Russians in the Baltics: Forever Foreigners
In the early 1990s, when the huge Soviet Empire fell to pieces, different large and small states suddenly appeared on the map of Eastern Europe, the Caucasus and Central Asia. This event of great geo-political importance had a tremendous impact on lives of many apolitical people. Many ethnic Russians who had lived in Soviet republics found themselves at once as inhabitants of new states with no clear idea of their future. This impact was felt the most by Russians in the newly formed three Baltic countries: Latvia, Lithuania and Estonia.
Few outsiders know much about the complex history of the region. Despite being members of the European Union since 2004, the Baltic countries remain unknown even to many in the “Old Europe.” From time to time officials in Brussels confuse Latvia and Lithuania, Riga and Tallinn and so on.
The region by the Baltic Sea had always been a battlefield between great countries. In the 13th century separate Baltic tribes were attacked by German crusaders. After a short struggle with the less armed and poorly organised local aborigines, the invaders created their state and the territory of the future Latvia and Estonia got the name of Livonia. The Baltic people became powerless and subservient to their new masters. Lithuanians were lucky to create their own rather mighty principality during the Middle Ages. But having a small population it was incorporated into the Polish State in the 16th century.
Historically, Russia made many attempts to get access to the Baltic Sea. During the Livonian War (1558–1583) Tsar Ivan IV or Ivan the Terrible succeeded in his attempts to destroy the German state, which had been in deep decay for a long time. But mighty Sweden and Poland weren’t happy to see newcomers from the East at their borders. The Russians were repelled and the Swedish Empire begun to dominate in the region.
The Swedes in turn were defeated by the Russian Emperor Peter the Great during the Great Northern War (1700-1721). Livonia became a part of the newly formed Russian Empire for almost two centuries until the Bolshevik Revolution. Being subservient to the Germans for hundreds of years, the Baltic nations now received a privileged place under Russian rule. For example, serfs in these countries gained freedom much earlier than their Russian counterparts.
The revolution of 1917 terminated the large Russian Empire. For the first time in their history, the Baltic nations got an opportunity to form their own independent states. Unfortunately, independence lasted no more than 20 years. The Molotov-Ribbentrop pact divided Eastern Europe, and the Baltic States were bloodlessly incorporated into the USSR. The people in Latvia, Estonia and Lithuania called this ambiguous event as an “occupation” and it has been a burning issue in relations between Russia and the Baltic nations.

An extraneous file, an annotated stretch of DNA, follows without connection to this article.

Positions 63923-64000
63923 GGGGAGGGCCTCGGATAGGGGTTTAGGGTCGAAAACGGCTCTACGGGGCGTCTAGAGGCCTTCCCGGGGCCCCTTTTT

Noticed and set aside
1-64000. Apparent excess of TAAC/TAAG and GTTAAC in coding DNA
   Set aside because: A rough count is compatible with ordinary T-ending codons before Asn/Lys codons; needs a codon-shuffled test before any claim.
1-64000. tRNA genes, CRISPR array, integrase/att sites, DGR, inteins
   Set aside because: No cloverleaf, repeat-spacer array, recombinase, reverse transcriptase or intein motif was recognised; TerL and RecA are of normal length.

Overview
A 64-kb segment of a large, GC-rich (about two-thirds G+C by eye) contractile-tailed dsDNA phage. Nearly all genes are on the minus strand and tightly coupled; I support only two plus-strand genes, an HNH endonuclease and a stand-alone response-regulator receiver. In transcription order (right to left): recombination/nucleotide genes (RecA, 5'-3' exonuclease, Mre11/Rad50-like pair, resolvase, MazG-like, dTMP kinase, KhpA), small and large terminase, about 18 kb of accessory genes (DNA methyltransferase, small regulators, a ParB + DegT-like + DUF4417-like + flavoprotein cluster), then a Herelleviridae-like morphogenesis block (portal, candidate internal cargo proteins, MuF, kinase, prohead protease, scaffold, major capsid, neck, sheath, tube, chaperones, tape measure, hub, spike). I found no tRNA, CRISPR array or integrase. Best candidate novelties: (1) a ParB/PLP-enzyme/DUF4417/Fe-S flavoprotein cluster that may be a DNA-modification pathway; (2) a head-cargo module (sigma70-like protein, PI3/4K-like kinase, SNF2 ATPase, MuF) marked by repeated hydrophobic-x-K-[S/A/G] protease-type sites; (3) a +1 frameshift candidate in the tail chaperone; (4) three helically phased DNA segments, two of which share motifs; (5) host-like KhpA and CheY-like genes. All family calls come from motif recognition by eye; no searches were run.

The legacy of Soviet rule in the Baltic countries is highly contested. On the one hand, closed borders cut the three nations off from the rest of Europe. During the initial years of Soviet rule, thousands of local people were arrested and sent to Siberia. But repressions were not so one-sided. Many SS soldiers of Baltic origin were spared by the Soviet government. After a short imprisonment they returned to their homelands. By comparison, Russian, Ukrainian or Belorussian Nazi collaborators were shot without any trial at the moment they were captured.
On the other hand, the Soviet Union gave much to the Baltic nations, spending great amounts of money to raise their economy and create huge industrial complexes and resorts in Latvian Jurmala, Estonian Pärnu and Lithuanian Palanga. The Soviet regime paid a great deal of attention in developing the culture of its national republics. The Baltic countries were a direct beneficiary of this Soviet taste in culture, history and literature, with national song and dance festivals, and cultural exhibitions being organised annually. The Riga Film Studio was famous in the USSR and Warsaw Pact countries.
Struggle against Russians
During the Soviet era, hundreds of thousands people moved to the Baltic countries: engineers, doctors, teachers and other professionals. When the Soviet Union fell, many of them left the countries along with the former Soviet Army. Those who stayed along with their children and grandchildren form ethnic Russian minorities in the Baltic countries.